References: Gun Control Legislation, Organizations, Actions & Events — Protect Children Not Guns

This page includes a variety of resources on gun control, including: links for taking action on in Washington State, contacting your federal congresspeople, connecting with organizations that are taking action, and finding more information from reliable and effective sources.

Federal Actions

Let your representative and senators know you support the following:

  • Close the loophole that lets people buy guns at shows and through private sellers without background checks.
  • Institute universal background checks for ammunition and gun buyers, a measure 80 percent of gun owners support.
  • Remove the Dickey Rider from the federal budget and finally allow the Centers for Disease Control to research gun violence prevention.
  • Fund evidence-based community anti-violence programs, like Ceasefire, which have been shown to reduce shootings.

Here are quick links to find your congress people’s contact info:

National Events in 2018

 

Gun Control Legislation in the Washington State Legislature, 2018

These bills came up in the State Legislature in 2018

  • Prevent dangerous access: HB1122
  • Enhanced Assault Weapon Background Checks:  HB1387  — SB5444
  • Restoration of Local Authority
  • Keep Crime Guns Off the Street:  HB1483
  • Suicide Crisis Prevention:  SB6441
  • Voluntary Waiver:  SB5553

Click the bill numbers above to go to WA summary with legislative agenda, bill documents, comment form.  For background on these bills, refer to Alliance for Gun Responsibility’s 2018 Legislative Agenda.

Federal Appeals Court: Assault Weapons Are Not Protected By the 2nd Amendment

Let’s follow Maryland’s lead.  Maryland passed a ban on assault weapons that was upheld by a federal appeals court.   The U.S. Supreme Court declined to hear a challenge, leaving the ban intact.

Spread the word that Maryland did this and we can, too.

Organizations With Actions

References & Resources

Summary of Washington State Gun Laws:

We need to strengthen Washington’s laws.  Did you know Washington doesn’t even require owners to register their guns?   When police approach a house they don’t know how many guns the owners may have, raising their alarm level.  Let’s improve everyone’s safety, police and public alike, and require owners to register their guns, require permits to purchase and a license to own.  Let’s require background checks for all types of guns — long guns and hand guns alike.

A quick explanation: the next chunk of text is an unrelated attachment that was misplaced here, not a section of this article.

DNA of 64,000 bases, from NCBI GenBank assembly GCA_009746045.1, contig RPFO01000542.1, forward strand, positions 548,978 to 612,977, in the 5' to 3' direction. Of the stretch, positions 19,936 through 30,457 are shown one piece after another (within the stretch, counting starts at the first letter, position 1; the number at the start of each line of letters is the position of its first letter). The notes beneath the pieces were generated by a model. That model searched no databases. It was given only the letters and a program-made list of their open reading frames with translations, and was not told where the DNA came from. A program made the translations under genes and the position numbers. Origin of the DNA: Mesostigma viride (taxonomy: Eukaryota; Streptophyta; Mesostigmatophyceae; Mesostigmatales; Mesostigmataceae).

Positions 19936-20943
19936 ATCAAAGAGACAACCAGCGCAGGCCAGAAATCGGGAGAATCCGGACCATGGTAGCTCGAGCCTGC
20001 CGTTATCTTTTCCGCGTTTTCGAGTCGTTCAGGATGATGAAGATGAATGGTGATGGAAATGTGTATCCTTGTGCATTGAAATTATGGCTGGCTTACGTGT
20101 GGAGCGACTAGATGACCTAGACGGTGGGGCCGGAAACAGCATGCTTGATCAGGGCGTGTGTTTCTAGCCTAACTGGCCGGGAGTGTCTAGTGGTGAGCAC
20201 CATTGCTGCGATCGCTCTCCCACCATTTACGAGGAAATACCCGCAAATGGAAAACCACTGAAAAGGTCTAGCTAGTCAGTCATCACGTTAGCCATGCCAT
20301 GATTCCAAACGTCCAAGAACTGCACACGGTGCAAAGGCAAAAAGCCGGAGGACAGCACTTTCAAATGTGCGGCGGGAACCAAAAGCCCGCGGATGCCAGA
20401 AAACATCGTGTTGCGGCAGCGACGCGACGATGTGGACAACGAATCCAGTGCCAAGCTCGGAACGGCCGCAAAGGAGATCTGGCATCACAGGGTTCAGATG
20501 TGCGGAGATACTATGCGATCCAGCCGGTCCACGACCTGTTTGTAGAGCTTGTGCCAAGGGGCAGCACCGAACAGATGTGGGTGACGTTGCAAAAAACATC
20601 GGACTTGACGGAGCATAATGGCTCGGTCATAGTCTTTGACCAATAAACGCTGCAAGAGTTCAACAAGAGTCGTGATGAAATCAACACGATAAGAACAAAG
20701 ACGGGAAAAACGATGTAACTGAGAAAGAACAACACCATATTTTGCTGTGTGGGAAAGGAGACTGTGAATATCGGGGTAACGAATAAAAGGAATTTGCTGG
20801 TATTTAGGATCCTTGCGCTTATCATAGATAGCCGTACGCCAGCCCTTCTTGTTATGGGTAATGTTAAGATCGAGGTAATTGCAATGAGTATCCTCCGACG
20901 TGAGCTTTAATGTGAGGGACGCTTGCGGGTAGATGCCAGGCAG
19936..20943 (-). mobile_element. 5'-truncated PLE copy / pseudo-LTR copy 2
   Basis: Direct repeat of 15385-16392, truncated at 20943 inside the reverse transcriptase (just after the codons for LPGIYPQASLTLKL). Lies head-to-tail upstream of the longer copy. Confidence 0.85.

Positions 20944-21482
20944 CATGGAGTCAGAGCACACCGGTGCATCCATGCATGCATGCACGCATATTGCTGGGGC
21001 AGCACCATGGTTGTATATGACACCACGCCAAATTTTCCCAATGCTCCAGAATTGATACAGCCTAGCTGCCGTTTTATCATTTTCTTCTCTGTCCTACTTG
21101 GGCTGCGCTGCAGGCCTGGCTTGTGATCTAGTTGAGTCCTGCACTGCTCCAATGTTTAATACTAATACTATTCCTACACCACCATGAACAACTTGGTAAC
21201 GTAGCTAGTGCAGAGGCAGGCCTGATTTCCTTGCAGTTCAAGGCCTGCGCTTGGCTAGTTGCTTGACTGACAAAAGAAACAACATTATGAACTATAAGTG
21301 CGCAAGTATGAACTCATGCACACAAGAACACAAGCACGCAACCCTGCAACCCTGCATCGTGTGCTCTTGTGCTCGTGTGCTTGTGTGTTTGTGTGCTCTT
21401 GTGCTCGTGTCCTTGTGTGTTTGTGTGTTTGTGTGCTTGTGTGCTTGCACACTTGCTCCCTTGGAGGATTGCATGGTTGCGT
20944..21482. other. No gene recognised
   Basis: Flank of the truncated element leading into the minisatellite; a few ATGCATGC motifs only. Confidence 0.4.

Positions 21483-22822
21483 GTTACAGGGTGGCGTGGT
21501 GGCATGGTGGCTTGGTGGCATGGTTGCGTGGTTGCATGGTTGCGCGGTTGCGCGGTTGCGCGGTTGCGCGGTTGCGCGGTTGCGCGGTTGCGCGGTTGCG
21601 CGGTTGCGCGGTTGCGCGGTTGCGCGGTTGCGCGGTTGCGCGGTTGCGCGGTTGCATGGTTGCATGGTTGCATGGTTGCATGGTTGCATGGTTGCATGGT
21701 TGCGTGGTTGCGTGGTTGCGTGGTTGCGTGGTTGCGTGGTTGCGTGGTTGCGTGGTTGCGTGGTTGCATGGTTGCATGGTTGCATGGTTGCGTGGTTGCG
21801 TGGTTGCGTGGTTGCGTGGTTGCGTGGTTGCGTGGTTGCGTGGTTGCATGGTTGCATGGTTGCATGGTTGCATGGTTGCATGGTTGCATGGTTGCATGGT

• Washington State does not require a permit to purchase a long gun or a hand gun.
  • Washington State does not require gun owners to register their firearms.  Retail dealers must report pistol sales, but do not have to report long gun sales (including assault rifles)
  • No owner license is required
  • No permit is required to carry a long gun, including assault rifles.  Permit is required to carry concealed handguns.
  • Open carry of long guns and handguns is legal
  • Local governments cannot pass more restrictive gun laws than the state
  • No ban on assault weapons
  • No ban on magazine capacity
  • NFA:  Suppressors, destructive devices and any other weapons are lawful to possess and use if registered properly with ATF. Short barreled rifles are lawful to possess and use if registered properly with the ATF
  • Machine guns and short-barreled shotguns—unless purchased before July 1, 1994—are illegal for non-law-enforcement possession.
  • Washington is not a stand-your-ground state, but it also is not a duty-to-retreat state.  A duty to retreat generally means that you can’t resort to deadly force in self-defense if you can safely avoid the risk of harm or death (by running away, for example).  More
  • Background checks are required for private sales, as of 2014.

References:

Videos to Share

A gun owner and 2nd amendment supporter talks to other gun owners about choosing to destroy is assault rifle.

Florida shooting survivor delivers an impassioned speech about gun laws (CNN)

 

Spread the Word… We can do this everywhere

Article: Assault Weapons Are Not Protected By the Second Amendment, Appeals Court Rules